After The Tax Bill Passed

cartoon shows tax inspectors looking under a woman's crinoline and under a bed in her home.

A federal income tax was first levied in the United States in 1862.  Congress instituted the tax to meet the extraordinary expenses of the Civil War.  The Revenue Act of 1862 levied a progressive tax on Americans, of 3% on incomes between 600 and 10,000 dollars, and 5% on incomes over 10,000 dollars (roughly $238,000 today).

Prior to the Civil War, the federal government relied primarily on tariffs (duties on goods imported into the US) to finance its activities.  The use of the tariff protected the growth of nascent American manufactures, by making foreign goods more expensive relative to those made in the US.  This arrangement allowed the government to operate without taxing citizens directly.

The cartoon above, published in Frank Leslie’s Illustrated Newspaper soon after the Revenue Act went into effect, captures its impact on American psyches.  The tax is depicted as indecorously invasive.  In the drawing, four federal tax collectors are snooping around inside the home of an American citizen named Scroggs.  Caught in the act of arranging his hair, Scroggs faces interrogation armed only with a brush and comb.  A tax commissioner in a high hat accosts him while fingering Scroggs’s pocket-watch.  Another visitor peeks under his wife’s skirt, while still others scrutinize the couple’s clothes and look under their child’s bed.  The caption: ‘Scroggs says he is ready and willing to pay any amount of tax, but he would like them to leave his wife’s crinoline and other domestic trifles alone.’

Did instituting the income tax create an antagonistic relationship between citizens and the government that had not existed before?  What we do know is that in 1867, the Civil War at an end, the income tax was sharply reduced, and in 1872 it was eliminated.  According to the Internal Revenue Service website, between 1868 and 1913, 90 percent of internal revenue was garnered through taxes on alcohol and tobacco.  The income tax was re-instituted only in Woodrow Wilson’s era, following the ratification of the Sixteenth Amendment, which increased Congress’s discretion in levying income taxes directly on the citizenry.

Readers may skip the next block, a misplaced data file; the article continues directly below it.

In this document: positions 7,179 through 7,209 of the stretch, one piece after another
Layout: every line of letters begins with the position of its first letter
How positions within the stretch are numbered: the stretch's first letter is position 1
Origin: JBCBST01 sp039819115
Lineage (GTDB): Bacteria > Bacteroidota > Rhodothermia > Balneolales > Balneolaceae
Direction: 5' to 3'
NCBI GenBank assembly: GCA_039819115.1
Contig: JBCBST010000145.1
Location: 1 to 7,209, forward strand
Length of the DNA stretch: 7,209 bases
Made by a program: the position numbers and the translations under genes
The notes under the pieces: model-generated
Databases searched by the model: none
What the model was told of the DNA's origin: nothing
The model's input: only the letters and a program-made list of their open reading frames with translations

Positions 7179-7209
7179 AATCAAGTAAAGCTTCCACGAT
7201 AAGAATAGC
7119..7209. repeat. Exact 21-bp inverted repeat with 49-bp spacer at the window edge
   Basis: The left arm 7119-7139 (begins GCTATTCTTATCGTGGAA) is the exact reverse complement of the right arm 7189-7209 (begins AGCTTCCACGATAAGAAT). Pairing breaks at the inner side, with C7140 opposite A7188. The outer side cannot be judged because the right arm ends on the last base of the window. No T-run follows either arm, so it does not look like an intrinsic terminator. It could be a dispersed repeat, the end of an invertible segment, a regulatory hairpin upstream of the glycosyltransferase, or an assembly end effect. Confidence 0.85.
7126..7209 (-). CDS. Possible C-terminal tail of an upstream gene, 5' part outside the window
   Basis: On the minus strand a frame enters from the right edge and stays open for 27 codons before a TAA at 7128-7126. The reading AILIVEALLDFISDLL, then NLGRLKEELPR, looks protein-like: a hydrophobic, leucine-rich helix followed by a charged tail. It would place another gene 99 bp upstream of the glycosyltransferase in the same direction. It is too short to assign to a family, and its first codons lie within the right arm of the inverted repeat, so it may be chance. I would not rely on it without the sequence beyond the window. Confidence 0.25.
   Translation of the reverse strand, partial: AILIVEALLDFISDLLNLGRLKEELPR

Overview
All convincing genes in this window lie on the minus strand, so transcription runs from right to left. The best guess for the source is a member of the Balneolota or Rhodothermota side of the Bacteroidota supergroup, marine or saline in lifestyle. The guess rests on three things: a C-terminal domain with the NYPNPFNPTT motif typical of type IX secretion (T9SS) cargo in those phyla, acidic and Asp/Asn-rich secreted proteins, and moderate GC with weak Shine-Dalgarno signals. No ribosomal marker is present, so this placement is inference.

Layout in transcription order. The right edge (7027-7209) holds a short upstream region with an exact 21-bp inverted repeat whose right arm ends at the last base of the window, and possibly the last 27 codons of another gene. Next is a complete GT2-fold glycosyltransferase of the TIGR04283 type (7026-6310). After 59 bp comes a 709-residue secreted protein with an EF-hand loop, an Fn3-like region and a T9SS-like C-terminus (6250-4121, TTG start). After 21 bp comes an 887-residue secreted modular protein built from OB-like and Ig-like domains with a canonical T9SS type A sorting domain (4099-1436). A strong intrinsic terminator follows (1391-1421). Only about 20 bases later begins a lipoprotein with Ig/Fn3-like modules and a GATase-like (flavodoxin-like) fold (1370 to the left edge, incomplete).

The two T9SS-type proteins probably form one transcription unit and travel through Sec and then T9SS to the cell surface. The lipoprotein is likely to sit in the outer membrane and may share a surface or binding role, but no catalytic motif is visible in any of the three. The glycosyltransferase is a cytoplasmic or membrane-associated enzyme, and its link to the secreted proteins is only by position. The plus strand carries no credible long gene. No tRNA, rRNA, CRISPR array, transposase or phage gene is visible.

Image: from this source.

Mending the Flag

Fort McHenry flag (Courtesy of the Library of Congress)
EVERY FOURTH OF JULY, my head is filled with an unruly melange of memories: bits and pieces of our history, recalling the brilliant beings who charted a treacherous course away from kingly rule toward liberty, and the many subsequent Independence Day celebrations when orations, rather than fireworks and explosions, were the order of the day. Continue reading

American ancestry and identification mapped

Ethnic map of US from the UK's Daily Mail

This map shows the predominant ancestry of every county in the country, based on data gathered in the 2000 US census.  As a measure of the prevalence and persistence of ancestral identification, the map is fascinating and surprising.

Many of us are invisible on this map: we are minorities within majorities.  In that sense, the map hides diversity rather than exposing it, but, even so, the level of diversity and homogeneity within the states is striking. Continue reading